Olive is now a year and a half (strangely enough, we figure she
was born around the time we were getting married), and she has grown tall and thin. Her chest resembles that of a slinky hound as her belly curves up against her spine like a greyhound or something. Though she's grown into her ears a bit since puppyhood, they are still her most notable feature and we get comments on them all the time. In fact, we get comments from strangers all the time about how beautiful she is. We're very proud of our little lady. For the most part, she listens well and doesn't get into too much trouble. (Don't leave a stick of butter laying around though. Birch still hasn't quite mastered this and pays the price for it every time.) And even though she can be timid and spooked around kids, she never retaliates against them. She's never violent. Her reaction is just to get away and we are very grateful for that. (In fact, because she is never violent, it can be hard to teach the kids the right and wrong ways to approach her.) To be fair, usually when she sees kids it's at my parent's house during some family gathering where there are seven children all under the age of eight running around at once. It's pretty hectic, even for us humans. I can't imagine what she thinks about it. Though she's cautious around them and quick to get away if they move towards her too fast, she always checks on them if they fall or trip and won't ever pass up an opportunity to lick them in the face if they make it clear that it's okay to do so. This is her favorite activity with my nephew James and there are plenty of moments where they touch tongues and the rest of us simultaneously laugh and gag as James clearly thinks this is about the best thing in the world! (He's four.)
Olive is an awesome dog. She takes up half the bed, but we'll break her of that soon. She's good at gauging a situation and adopting the mood. Ever since I've been pregnant, I've been exhausted in a way I wasn't expecting and Olive has made my life much easier by just being herself. During the day, while Birch is at work, the apartment is rather quiet and peaceful. Olive sleeps near me or goes out in the yard to chew on a bone. She doesn't get into trouble and I've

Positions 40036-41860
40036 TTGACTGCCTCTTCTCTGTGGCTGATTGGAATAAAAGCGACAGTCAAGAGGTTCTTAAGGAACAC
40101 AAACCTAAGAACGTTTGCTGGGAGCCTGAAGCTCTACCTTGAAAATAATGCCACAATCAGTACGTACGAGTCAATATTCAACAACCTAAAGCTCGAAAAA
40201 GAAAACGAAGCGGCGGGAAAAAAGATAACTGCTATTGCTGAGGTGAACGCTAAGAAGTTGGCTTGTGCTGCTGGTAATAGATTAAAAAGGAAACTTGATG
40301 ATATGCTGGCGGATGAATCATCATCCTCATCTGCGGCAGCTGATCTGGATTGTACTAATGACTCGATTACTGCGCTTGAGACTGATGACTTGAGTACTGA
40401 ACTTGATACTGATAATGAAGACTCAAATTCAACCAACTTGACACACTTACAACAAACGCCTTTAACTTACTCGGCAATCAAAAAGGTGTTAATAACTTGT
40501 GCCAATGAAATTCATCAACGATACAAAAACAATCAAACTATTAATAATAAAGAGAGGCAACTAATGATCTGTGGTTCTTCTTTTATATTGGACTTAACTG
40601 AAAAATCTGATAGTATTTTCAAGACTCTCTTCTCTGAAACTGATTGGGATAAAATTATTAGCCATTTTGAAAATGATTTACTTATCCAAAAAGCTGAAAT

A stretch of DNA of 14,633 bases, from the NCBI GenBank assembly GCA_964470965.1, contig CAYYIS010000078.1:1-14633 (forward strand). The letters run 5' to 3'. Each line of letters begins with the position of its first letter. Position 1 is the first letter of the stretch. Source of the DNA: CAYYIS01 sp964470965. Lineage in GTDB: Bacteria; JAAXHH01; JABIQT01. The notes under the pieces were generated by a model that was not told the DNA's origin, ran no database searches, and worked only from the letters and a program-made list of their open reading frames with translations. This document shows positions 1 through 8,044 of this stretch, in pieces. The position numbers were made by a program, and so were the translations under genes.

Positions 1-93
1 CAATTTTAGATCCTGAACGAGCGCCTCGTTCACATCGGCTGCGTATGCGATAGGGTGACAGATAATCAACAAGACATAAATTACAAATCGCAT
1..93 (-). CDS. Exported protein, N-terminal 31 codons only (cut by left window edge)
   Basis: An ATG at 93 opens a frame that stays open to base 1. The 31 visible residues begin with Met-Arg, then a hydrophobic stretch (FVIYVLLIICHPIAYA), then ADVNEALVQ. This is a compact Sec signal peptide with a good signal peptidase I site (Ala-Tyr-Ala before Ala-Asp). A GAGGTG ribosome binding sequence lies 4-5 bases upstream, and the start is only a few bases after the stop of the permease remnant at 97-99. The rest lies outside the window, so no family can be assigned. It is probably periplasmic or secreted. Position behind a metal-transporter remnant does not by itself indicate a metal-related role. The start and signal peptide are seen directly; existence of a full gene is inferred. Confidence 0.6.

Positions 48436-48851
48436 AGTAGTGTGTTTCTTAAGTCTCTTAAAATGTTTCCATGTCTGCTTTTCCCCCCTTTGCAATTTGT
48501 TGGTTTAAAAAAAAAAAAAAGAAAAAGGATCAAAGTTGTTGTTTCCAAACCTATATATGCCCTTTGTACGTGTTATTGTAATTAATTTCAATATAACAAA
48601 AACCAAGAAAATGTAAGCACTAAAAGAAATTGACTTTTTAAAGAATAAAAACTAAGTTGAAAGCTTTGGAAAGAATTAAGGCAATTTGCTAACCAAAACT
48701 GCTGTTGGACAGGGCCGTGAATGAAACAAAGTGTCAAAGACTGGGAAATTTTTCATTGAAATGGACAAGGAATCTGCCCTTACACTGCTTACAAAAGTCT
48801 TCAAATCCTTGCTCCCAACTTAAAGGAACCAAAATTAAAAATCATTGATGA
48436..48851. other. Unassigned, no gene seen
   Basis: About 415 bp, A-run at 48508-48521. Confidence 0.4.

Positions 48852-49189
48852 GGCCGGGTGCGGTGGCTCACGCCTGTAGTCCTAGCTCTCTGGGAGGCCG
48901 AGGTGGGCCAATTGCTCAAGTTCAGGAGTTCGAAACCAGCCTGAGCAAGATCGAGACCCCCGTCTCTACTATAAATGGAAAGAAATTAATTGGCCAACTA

got her trained to actually help me up when I need it. She stands firm as I put a bit of my weight on her, rocking myself up from the floor. Sometimes she even actually pulls me up as I hold onto her collar (this has only happened twice when I was feeling especially needy and stuck). When Birch comes home, she greets him with crazy enthusiasm, but we've got her trained now to jump up gently and only when invited. Birch coming home is her biggest test, but even if she's misbehaving, it only lasts a few moments until she calms back down. Birch takes her out for a walk (which we now have to spell out or else she expects it to happen immediately), takes her to the park, throws a frisbee around with her, and the two of them come home happy as clams. I can't wait until I can join this ritual again. Indeed, I think Olive has become a little too used to me being sedentary and Birch being "the fun one." I used to take her out for three or four walks a day while Birch was at work and I miss that.